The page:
What is Shintaido?  


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"Eiko leads you to come out of your own small world and lets you leap into a new, open, and unknown world."




Shintaido is a modern form of body movement based on traditional martial arts from Japan, including elements from sword fencing, karate, and aikido. Shintaido emphasizes self-expression and mutual cooperation. For more about the origins of Shintaido and the concepts underlying its practice, please visit the Shintaido of America website as well as these other sites.

Who practices Shintaido?

Around the world, practitioners range from children to seniors, from the extremely athletic to those physically challenged. Shintaido is open to everyone. Students are encouraged to expand their range of movement and explore their own physical and mental limits.

How is Shintaido different from other martial arts?

  • Offers practical applications for everyday life
  • Puts emphasis on continuous development and learning (in addition to a study of form)
  • Includes arrangements of individual, partner, small and large group movement
  • Uses improvisation and expression
  • Can be a creative outlet for expressing emotions
  • Thinks that "The body is a message of the universe"
  • Offers no colored belts or competitive events
  • Approaches the martial arts from a spiritual and artistic perspective, rather than as fighting arts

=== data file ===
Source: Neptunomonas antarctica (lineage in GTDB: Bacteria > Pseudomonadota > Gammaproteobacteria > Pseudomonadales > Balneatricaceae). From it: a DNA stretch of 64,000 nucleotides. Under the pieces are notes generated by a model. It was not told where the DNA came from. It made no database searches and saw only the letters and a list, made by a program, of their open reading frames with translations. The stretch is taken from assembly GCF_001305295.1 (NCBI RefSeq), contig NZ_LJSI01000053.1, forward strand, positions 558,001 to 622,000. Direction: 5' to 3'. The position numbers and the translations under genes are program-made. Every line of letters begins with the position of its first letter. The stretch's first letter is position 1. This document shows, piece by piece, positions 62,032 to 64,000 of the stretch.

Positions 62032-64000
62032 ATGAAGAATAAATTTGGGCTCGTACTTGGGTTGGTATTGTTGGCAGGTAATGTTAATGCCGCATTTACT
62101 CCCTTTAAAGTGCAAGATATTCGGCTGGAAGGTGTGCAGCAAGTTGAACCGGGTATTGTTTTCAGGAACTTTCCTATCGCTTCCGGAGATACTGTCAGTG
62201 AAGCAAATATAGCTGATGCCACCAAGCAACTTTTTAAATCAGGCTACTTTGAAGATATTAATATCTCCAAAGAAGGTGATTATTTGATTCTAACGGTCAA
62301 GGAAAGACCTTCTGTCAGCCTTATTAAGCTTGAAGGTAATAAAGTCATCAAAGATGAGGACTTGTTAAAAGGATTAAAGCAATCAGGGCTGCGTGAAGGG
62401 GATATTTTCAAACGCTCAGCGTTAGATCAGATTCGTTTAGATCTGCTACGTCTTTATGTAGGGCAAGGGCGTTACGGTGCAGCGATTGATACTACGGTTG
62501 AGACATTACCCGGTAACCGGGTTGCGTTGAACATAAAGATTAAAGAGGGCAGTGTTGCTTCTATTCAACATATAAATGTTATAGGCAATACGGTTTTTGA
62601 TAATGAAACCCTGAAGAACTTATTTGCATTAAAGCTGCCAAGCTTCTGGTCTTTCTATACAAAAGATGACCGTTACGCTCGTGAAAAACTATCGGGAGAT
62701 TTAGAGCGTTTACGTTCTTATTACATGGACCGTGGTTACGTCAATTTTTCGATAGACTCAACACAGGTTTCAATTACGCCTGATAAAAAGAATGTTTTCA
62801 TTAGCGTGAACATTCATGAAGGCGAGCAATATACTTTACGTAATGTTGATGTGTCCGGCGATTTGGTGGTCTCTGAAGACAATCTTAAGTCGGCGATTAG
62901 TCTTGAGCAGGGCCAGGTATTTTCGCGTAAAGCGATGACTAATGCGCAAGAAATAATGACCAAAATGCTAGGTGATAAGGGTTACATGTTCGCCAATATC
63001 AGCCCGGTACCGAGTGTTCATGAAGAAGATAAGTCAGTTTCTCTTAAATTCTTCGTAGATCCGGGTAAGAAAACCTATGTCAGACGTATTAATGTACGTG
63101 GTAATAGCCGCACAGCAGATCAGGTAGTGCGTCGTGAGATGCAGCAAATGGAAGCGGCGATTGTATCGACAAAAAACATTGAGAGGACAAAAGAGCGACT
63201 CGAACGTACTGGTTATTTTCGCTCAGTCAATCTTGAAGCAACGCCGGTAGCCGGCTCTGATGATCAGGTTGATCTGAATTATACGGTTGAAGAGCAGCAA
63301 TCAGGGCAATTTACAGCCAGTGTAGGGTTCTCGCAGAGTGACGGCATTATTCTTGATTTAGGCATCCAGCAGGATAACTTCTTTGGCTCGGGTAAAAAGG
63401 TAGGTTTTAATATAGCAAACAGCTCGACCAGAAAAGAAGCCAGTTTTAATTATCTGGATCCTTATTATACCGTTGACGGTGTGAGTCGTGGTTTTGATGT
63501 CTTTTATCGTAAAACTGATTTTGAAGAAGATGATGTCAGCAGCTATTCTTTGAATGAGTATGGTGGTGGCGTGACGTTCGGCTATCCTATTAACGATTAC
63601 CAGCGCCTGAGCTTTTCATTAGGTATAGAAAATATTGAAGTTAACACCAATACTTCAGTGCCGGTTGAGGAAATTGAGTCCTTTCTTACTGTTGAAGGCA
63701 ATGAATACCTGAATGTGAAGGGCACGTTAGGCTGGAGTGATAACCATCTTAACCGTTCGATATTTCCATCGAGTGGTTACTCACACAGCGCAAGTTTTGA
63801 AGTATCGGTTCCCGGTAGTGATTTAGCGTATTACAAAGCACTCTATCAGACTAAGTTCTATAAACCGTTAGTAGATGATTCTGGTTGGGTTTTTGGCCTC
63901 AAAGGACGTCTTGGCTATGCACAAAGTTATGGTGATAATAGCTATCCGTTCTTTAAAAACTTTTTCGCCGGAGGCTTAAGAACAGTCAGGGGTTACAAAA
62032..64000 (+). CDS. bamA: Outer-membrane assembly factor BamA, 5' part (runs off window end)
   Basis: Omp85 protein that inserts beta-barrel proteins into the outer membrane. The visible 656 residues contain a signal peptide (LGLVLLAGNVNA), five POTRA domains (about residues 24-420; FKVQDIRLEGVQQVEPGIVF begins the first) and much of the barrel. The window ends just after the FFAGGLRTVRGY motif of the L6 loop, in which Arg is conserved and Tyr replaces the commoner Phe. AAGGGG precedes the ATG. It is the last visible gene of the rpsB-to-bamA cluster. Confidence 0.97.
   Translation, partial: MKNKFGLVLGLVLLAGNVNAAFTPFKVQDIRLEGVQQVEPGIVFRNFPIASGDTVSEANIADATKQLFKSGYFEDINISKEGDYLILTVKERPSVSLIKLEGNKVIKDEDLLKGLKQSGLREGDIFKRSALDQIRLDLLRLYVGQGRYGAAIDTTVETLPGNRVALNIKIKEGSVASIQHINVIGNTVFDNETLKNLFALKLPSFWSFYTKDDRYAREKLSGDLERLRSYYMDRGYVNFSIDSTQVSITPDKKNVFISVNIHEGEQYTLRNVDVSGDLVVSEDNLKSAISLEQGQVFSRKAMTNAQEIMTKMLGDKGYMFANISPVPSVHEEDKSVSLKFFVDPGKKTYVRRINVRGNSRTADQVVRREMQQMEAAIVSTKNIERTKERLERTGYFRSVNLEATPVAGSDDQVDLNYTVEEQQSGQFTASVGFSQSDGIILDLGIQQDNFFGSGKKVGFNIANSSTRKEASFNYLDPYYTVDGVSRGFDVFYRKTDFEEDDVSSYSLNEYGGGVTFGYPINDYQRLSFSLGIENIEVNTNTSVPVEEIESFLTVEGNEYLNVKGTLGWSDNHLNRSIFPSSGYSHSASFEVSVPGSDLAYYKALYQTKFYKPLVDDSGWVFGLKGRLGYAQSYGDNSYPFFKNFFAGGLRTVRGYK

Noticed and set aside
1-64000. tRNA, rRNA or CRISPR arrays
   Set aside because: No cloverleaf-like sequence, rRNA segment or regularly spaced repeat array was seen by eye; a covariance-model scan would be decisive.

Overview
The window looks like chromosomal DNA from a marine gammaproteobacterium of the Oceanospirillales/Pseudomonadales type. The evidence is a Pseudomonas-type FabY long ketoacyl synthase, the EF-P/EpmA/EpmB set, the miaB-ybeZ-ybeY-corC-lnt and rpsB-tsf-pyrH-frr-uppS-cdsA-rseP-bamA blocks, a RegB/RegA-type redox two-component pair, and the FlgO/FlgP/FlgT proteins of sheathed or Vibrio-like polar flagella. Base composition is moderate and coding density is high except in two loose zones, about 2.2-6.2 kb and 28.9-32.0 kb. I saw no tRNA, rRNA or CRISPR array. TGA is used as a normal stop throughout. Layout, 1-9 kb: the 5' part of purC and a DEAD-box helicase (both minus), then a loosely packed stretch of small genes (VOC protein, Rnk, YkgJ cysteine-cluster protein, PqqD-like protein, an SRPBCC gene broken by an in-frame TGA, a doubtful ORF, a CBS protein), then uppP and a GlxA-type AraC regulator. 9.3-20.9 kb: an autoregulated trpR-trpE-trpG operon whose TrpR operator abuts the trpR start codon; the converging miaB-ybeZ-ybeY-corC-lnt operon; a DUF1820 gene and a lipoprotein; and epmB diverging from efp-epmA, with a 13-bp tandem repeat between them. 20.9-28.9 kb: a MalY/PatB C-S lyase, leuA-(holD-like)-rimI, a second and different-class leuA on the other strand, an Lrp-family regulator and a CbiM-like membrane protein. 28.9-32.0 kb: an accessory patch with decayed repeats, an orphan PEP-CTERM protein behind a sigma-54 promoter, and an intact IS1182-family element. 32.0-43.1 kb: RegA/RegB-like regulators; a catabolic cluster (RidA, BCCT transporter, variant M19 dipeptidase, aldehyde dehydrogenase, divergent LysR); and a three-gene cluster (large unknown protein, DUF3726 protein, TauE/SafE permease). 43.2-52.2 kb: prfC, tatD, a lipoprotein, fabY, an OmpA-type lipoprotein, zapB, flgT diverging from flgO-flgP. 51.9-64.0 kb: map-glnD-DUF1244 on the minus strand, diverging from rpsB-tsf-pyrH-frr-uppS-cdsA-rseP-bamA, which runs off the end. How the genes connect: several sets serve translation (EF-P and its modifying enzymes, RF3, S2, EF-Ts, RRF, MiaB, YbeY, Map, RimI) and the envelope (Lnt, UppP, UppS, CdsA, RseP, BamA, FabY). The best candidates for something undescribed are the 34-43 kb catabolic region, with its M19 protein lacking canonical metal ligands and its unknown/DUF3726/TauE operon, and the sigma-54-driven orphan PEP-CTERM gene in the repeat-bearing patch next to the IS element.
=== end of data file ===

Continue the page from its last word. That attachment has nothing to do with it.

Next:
• Offers outdoor practice into which natural elements like wind and water are incorporated
  • Fosters a strong sense of community within classes

How is Shintaido similar to other martial arts?

  • Builds confidence and develops energetic awareness
  • Draws on fundamental physical forms and movements (kata)
  • Offers a body-mind discipline and path of personal development
  • Relies upon strong teacher­student and senior­junior student relationships for teaching and learning
  • Includes both hard and soft forms, "empty hand" techniques as well as practice with traditional weapons
  • Has cultural influences from its country of origin, Japan, creating a bicultural context for learning
  • Offers examinations to assess practitioners’ abilities
  • Uses certain forms and etiquette to encourage respect, responsibility and safety during practice

Who are the instructors and how are they trained?

All Pacific Shintaido Instructors have been examined and certified by Shintaido of America and/or the International Shintaido Federation. When taking an examination, Shintaido Instructors are judged on technical expertise and overall leadership qualities.
There are four levels of Shintaido Instructors:

  1. Instructor
  2. Senior Instructor
  3. General Instructor
  4. Master Instructor
Shintaido Instructors must fulfill certain prerequisites before they are eligible to take an exam. These include:
  • Specified years of practice for each level
  • Previous Shintaido teaching experience
  • Organization of Shintaido workshops/events
  • Apprenticeship with a more advanced instructor
  • Dojo (practice space) management

What can I expect in class?

Newcomers and beginners are always welcome. There will always be an instructor and sometimes a teaching assistant. The class format consists of warm-ups, more vigorous exercises, fundamental movements, partner practice and sometimes kata, or traditional movement forms.
You will probably hear some Japanese terms used for counting and to announce the beginning and ending of class and certain activities. It is standard form to bow to one’s partner before and after a partner exercise, to recognize the practice relationship and your mutual responsibility for safety.

Other resources on the web


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